The company name "Cyrez" was originally "Cyrex", but the real-life company Cyrix complained. The movie had been shot, but all dialogue was dubbed and company logos were digitally altered during post-production.
Director Chuck Russell and Producer Arnold Kopelson had a rocky relationship during the entire production. The only reason the film was able to go forward and ultimately be completed, was that Arnold Schwarzenegger got along with each man separately, and was able to negotiate schedules and logistics at a point where the two men refused to speak to each other.
When U.S. Marshal John "The Eraser" Kruger (Arnold Schwarzenegger) shows up at Dr. Lee Cullen's (Vanessa Williams') house with the balloons, the back of his shirt says "Let's Party". Let's Party was a tagline to Arnold Schwarzenegger's Commando (1985).
Cinematographer Adam Greenberg was personally chosen for the job by Arnold Schwarzenegger, who had worked with him on the first two Terminator movies. Schwarzenegger assured the production that if they wanted an experienced, professional cameraman who could capture the action on the film's hectic schedule, that Greenberg was the man for the job.
Arnold Schwarzenegger really did free-fall for about sixty-five feet. He was harnessed into a piece of stunt technology called a descender rig. Directly afterwards, Chuck Russell told Schwarzenegger that there had been something wrong with the camera, and the scene had to be repeated. However, this was immediately revealed to be a prank, as to not upset Schwarzenegger any further.
The film's rail guns are based on real military technology, a fact outlined at some length in Roger Ebert's "thumbs up" review of the film. As Ebert noted, however, the rail gun technology that exists was in an early developmental phase, and designed to put such weapons on U.S. Navy ships, instead of making for anything that an individual could carry and safely discharge.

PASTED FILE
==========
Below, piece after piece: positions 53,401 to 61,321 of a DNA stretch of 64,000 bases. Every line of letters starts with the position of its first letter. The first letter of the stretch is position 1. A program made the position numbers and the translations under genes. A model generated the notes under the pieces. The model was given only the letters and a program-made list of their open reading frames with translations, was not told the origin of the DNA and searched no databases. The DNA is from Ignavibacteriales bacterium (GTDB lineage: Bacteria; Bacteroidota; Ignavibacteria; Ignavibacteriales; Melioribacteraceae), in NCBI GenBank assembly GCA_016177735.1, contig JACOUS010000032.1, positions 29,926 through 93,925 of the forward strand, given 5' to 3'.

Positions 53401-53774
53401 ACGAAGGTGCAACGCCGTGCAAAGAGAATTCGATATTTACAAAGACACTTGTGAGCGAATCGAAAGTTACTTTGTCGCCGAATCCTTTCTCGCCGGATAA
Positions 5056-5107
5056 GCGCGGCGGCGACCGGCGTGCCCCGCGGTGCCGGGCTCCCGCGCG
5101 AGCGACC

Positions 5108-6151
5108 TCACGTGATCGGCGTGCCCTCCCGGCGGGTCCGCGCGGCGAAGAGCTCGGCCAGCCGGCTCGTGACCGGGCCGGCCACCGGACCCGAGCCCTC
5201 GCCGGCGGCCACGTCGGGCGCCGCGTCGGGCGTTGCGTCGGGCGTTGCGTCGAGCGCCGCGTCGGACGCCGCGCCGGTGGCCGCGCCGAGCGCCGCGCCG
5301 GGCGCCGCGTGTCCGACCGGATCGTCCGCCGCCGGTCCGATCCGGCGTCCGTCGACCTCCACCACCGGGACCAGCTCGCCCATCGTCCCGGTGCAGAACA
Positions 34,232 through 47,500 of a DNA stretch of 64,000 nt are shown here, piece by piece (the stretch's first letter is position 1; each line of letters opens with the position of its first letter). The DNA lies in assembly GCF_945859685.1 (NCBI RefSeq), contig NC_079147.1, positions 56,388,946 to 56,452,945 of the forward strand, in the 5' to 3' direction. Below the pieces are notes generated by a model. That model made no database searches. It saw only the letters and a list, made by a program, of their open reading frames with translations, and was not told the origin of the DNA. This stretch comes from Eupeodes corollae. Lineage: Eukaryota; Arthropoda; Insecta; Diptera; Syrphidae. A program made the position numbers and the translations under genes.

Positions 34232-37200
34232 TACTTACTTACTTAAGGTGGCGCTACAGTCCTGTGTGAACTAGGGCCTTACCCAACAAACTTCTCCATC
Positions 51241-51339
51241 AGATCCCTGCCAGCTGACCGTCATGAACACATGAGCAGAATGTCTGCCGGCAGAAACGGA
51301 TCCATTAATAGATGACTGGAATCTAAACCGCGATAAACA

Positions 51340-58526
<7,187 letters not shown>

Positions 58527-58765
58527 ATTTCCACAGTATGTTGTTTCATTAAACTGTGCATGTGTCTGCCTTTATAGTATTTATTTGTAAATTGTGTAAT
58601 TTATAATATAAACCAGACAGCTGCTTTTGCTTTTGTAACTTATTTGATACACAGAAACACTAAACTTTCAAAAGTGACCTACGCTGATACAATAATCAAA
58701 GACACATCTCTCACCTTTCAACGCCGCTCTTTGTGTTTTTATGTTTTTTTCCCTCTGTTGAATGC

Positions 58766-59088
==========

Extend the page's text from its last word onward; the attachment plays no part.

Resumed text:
The shot outside of the gay bar in Washington, D.C., showing the U.S. Capitol Building, was taken outside of the Phoenix Park Hotel on North Capitol Street in Washington, D.C. The front of the hotel was covered in purple, and the "AC/DC" fictitious bar name prominently displayed.
Although only Tony Puryear and Walon Green are credited with the film's screenplay, and the two of them along with Michael S. Chernuchin for the film's story, the film went through so many revisions from so many different writers, that the final shooting script reportedly "looked like a rainbow". Frank Darabont and William Wisher reportedly did multiple re-writes during the production as well.
The original name of the Cyrez corporations was "Cyrex". However, Cyrix, a microprocessor corporation and rival of Intel, protested. The name was then changed digitally in any scenes where the name appeared in a fairly costly process for the time, and dialogue redubbed. Some instances of the "Cyrex" logo are still visible in the finished film.
Nick Chinlund portrayed WitSec Agent Calderone, and while on the Agency's jet, refers to transporting dangerous felons as being "a chauffeur for degenerates". Chinlund portrayed one such degenerate, Billy Bedlam, in Con Air (1997).
This is Arnold Schwarzenegger's third film, in which he played a bodyguard. In Kindergarten Cop (1990), he played a tough Los Angeles cop who goes undercover as a school teacher, so he can protect a woman and her son from a drug dealer, and in Terminator 2: Judgment Day (1991), he starred as a cyborg warrior from a post-apocalyptic future, who travels back through time to protect a ten-year-old boy, who in that post-apocalyptic future, is a rebel leader.
The film's tagline is "He will erase your past to protect your future". Arnold Schwarzenegger played two cyborgs from a post-apocalyptic future, one as an assassin sent to back to kill a woman, which will change the future, and the other sent back to protect the woman's son, and prevent the post-apocalyptic future from happening, in The Terminator (1984) and Terminator 2: Judgment Day (1991).
The same year as the film's release, Vanessa Williams made a guest role in Star Trek: Deep Space Nine: Let He Who Is Without Sin... (1996) as Arandis and James Cromwell co-starred as Dr. Zephram Cochrane in Star Trek: First Contact (1996).
Danny Nucci appeared in Titanic (1997), which was written and directed by James Cameron, who was the writer and director of Arnold Schwarzenegger's films The Terminator (1984), Terminator 2: Judgment Day (1991), and True Lies (1994).
Sven-Ole Thorsen: Arnold Schwarzenegger's friend and frequent collaborator appears as a gunman towards the end of the film. He can be seen standing next to Petrofsky, wearing a blue jacket and firing a semi-automatic rifle.